If you go strictly by the spec, you cannot load files from within an app-server. You need to either load it using a classloader or put your config in a database.
The classloader is a utility responsible for loading bytecode from files, urls or other places into memory where the java runtime can use it to create classes. The classloader is thus the interface between the java-vm and some kind of storage. Classloaders hide the details of how resources are accessed, thus enables you to load resources independent of whether they are in a file or other places. In an applications server, java would like that you don't assume having a file-system available (your classes can come from somewhere else), and load resources solely through classloaders.
But of course, somewhere in the stack, the classloader does actually access the filesystem, so the question is how to configure this connection. This is where it becomes hairy, because in an application server there are several classloaders (atleast one for each application) and it is not safe to make any assumptions on how these are structured. There are basically two options:
- you typicalle have your application packaged in a war or ear-file which contains classes and jar-files. You can put your .properties-file together with these classes and load it through the "local" classloader ("local" in quotes, because this is not a real term, and as I said, you cannot make any assumptions here).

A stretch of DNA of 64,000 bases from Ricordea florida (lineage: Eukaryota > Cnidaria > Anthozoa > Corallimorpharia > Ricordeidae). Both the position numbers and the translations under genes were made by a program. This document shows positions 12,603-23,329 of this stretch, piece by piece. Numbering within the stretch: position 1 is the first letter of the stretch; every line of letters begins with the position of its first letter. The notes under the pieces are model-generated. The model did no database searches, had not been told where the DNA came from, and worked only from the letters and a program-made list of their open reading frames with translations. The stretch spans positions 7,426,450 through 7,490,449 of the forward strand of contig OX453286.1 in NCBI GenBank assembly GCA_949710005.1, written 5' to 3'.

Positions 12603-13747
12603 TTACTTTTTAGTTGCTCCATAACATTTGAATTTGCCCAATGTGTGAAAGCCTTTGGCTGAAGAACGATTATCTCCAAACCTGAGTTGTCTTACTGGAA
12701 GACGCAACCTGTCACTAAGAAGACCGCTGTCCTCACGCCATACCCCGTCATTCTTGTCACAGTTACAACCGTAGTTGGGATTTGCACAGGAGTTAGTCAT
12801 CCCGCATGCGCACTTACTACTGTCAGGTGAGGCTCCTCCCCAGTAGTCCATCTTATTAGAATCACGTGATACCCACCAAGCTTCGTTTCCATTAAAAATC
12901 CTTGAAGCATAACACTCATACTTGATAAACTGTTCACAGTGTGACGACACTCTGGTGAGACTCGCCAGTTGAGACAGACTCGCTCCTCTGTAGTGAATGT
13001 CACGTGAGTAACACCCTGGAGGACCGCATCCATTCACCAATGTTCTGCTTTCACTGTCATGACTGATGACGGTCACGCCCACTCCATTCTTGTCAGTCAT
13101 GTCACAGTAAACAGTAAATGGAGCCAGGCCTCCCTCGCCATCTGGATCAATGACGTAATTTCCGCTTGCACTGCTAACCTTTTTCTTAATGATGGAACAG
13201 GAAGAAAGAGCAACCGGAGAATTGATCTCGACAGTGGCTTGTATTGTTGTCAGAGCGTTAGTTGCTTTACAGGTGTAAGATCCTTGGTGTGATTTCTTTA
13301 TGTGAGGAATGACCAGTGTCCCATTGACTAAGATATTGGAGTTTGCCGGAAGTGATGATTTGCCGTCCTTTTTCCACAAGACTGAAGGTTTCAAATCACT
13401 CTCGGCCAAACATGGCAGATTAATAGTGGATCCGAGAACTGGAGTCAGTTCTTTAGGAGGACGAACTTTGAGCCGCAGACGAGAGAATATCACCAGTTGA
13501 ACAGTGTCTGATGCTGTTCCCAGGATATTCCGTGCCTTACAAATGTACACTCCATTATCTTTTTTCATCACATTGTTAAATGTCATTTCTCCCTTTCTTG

- since this means re-packaging your war/ear-file each time you want to change parameters, this isn't really much easier than re-building your application. The alternative is to make your config-file available to the system-wide classloader defined on startup. This is configured by the CLASSPATH environment variable (typically in the bat/cmd/sh-script responsible for starting weblogic, as mentioned by others). Thus, what you do is: create a directory for configuration-files, add this to the CLASSPATH in the startup-script, load with the following code (untested):
// the classloader is referenced from a class, might as well use the current
ClassLoader cl = this.getClass().getClassLoader();
// getSystemResourceAsStream loads a resource using the default classloader,
// as opposed to using the classloader which "this" was loaded from
InputStream in = cl.getSystemResourceAsStream("com/me/config.properties");
you can load properties from this input stream the same way you did for files.
An even more robust route would be to store all of your configuration in a database and load it through a DataStore using JDBC. However, there isn't a default API for loading from a database into a Properties-object, so you would need to make this yourself.
A simple design would be to have a database-table like this:
CREATE TABLE config (
key varchar(255) primary key,
The code for parsing this into a properties-object is left as an exercise to the reader (I guess google can tell you if someone else has done something similar)